The Crackdown on Iran’s People of Sistan and Baluchestan Through Targeted Internet Shutdowns Must Stop Now!


On May 03, 2023 Miaan Group along with 23 other organization and prominent human rights activists released an statement to condemn internet shutdown in Sistan and Baluchestan.


We, the undersigned organizations, and members of the #KeepItOn coalition — a global network of over 300 human rights organizations from 105 countries working to end internet shutdowns — write to urgently draw attention to the ongoing human rights violations taking place in Iran’s Sistan and Baluchestan province. We urgently appeal to the international community to join our call to the government of Iran to stop imposing internet shutdowns to cover up human rights abuses taking place in the province.

For more than three months, the people of Iran’s Sistan and Baluchestan province, particularly its capital city of Zahdan, have been enduring internet shutdowns every Friday, coinciding with Friday prayers and protests held at the same time. This ongoing disruption to the internet has resulted in significant challenges for the local community, who heavily rely on online communication for their daily activities.

Protests initially broke out in Zahedan on 30 September 2022, now referred to as “Bloody Friday,” following the tragic death of Mahsa Jina Amini. According to Haalvash, a Baluchi human rights organization, at least 103 people, including at least 14 children, were killed, and dozens of others were wounded in Zahedan on this day, though the actual figures may be much higher. Since then, the people of Zahedan and other cities in Balochistan have taken to the streets every Friday, demanding justice.

In response to the ongoing protests, the Iranian government has resorted to various measures to suppress the demonstrations, including throttling mobile data in the province, especially in areas where protests are taking place.

Filterwatch, a project focused on investigating and researching internet policy and connectivity in Iran, has been closely monitoring these internet disruptions, which have occurred almost every Friday since 10 February 2023. According to information shared by local sources in Zahedan with Filterwatch, mobile connectivity experienced a near-total shutdown between 12:00 and 1:30 pm local time on 28 April, followed by severe internet disruptions. These actions by the Iranian government raise serious concerns about the violation of the rights of the people in Iran.

Prominent Sunni cleric Abdolhamid Ismaeelzahi of the Makki Mosque in Zahedan, who often critiques the government in his Friday prayer speeches, has seen his Instagram and YouTube channels impacted by these internet disruptions. Worrisome, the shutdowns have begun to affect not only mobile data but also fixed internet connections.

The Iranian government has a well-documented record of using internet shutdowns to silence dissent and crackdown on protests across the country. Filterwatch is deeply concerned about the ongoing use of targeted internet shutdowns in Sistan and Baluchestan, which not only violate freedom of expression but also serve to cover up human rights violations.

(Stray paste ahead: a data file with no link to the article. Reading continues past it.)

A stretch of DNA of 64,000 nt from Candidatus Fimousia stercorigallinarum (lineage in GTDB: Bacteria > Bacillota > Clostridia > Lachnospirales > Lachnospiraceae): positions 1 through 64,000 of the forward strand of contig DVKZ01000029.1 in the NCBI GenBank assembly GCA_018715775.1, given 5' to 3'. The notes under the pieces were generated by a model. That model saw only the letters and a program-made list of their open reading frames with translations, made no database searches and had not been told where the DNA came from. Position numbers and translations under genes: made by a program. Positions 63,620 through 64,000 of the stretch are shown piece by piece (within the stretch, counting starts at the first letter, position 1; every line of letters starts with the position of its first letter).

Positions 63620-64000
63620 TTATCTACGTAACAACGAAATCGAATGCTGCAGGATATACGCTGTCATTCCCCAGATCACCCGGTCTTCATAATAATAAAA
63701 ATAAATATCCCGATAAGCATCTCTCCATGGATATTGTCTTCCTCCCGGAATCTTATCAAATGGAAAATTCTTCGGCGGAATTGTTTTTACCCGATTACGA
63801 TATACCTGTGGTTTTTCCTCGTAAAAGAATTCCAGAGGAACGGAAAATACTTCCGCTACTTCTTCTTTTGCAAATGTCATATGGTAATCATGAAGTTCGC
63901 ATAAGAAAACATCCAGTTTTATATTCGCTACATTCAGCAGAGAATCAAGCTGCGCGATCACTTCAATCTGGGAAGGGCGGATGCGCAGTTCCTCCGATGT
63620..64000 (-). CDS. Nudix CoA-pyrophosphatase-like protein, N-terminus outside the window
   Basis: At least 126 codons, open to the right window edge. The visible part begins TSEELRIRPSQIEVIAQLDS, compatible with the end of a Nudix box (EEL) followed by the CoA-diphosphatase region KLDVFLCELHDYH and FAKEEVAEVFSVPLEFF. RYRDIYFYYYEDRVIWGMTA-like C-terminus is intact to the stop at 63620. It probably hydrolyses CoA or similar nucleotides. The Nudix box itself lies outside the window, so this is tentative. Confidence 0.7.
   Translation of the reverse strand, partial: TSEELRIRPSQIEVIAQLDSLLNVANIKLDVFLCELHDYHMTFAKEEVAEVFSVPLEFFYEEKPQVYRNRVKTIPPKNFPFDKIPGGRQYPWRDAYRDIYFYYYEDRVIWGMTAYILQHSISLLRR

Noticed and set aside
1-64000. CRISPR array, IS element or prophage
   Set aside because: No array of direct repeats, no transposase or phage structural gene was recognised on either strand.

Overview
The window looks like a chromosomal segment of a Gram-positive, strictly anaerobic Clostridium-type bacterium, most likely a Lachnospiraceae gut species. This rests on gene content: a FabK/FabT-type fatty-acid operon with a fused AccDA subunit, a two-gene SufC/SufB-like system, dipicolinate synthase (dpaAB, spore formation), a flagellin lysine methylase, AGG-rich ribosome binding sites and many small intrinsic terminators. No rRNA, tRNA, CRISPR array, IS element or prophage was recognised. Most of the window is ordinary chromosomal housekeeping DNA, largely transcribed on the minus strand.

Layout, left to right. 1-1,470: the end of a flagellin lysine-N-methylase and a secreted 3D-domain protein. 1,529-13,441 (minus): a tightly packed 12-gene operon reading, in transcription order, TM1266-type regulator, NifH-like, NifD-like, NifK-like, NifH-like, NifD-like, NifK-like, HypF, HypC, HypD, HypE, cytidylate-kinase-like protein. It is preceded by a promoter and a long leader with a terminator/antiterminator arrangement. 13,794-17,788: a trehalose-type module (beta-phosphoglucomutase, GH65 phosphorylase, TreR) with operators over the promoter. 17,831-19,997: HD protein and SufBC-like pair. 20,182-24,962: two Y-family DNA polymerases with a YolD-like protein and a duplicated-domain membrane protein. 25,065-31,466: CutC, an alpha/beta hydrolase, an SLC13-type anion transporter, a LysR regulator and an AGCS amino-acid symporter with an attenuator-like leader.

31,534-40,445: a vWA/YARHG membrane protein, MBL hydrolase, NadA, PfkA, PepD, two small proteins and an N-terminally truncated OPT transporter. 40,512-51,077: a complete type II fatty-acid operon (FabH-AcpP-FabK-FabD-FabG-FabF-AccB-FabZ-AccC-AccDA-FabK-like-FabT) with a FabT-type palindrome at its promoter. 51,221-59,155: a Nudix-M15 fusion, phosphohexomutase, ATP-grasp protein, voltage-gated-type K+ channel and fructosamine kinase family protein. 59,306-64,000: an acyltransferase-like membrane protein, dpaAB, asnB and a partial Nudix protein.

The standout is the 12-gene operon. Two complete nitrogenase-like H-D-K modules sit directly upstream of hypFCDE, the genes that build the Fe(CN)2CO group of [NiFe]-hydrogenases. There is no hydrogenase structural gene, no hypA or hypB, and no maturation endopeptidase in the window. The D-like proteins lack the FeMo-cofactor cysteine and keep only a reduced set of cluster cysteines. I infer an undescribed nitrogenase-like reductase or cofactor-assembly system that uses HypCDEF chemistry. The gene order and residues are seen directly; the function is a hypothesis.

According to Article 35 of the International Telecommunication Union (ITU), of which Iran is a state party, member states have the right to “suspend telecommunication service, either generally or for ‘certain kinds of correspondence.’” However, such states are responsible for “immediately notifying” other state parties and the Secretary-General immediately upon suspending access.

We urge the ITU and Secretary-General, in compliance with Article 35 of their constitution, to call on Iran to clearly and publicly denounce, pressure the Iranian government to stop shutting down the internet, and provide an explanation to its citizens and the general public for this action. Furthermore, we request that the ITU’s annual report rankings take into account the consequences of such internet shutdowns on the affected communities.

We call for greater scrutiny of the Iranian government’s human rights abuses, including efforts to silence its citizens. The people of Sistan and Baluchestan deserve the right to express themselves freely, without fear of retribution.



  1. Miaan Group
  2. Femena
  3. Haalvash, Baloch Human Rights Organization
  4. PEN America
  5. Ubunteam
  6. OPTF Ltd
  7. Change Tanzania Movement
  8. Center for Advancement of Rights and Democracy (CARD Ethiopia)
  9. Digital Rights Kashmir
  10. Xnet (Spain)
  11. Innovation for Change (I4C) South Asia
  12. Internet Policy Observatory Pakistan
  13. I4C Center for Artificial Intelligence and Human Rights (I4CAIHR)
  14. Advocacy Initiative for Development (AID)
  15. Bloggers Association of Kenya (BAKE)
  16. Baloch Activists Campaign
  17. Office of Civil Freedoms
  18. Association for the human rights of the Azerbaijani people in Iran (AHRAZ)
  19. Civic Initiatives, Serbia
  20. United for Iran
  21. Center For Human Rights in Iran
  22. Center For Supporters of Human Rights
  23. Access Now


  1. Shirin Ebadi, Nobel Peace Prize Laureate
  2. Arzak Khan, Digital Rights Activist
  3. Cristiana Ximenes Belo
  4. Fariba Balouch, Human Rights defender
  5. ShirAhmad Shirani Naroui, Human Rights Defender and Chief Editorial of Haalvash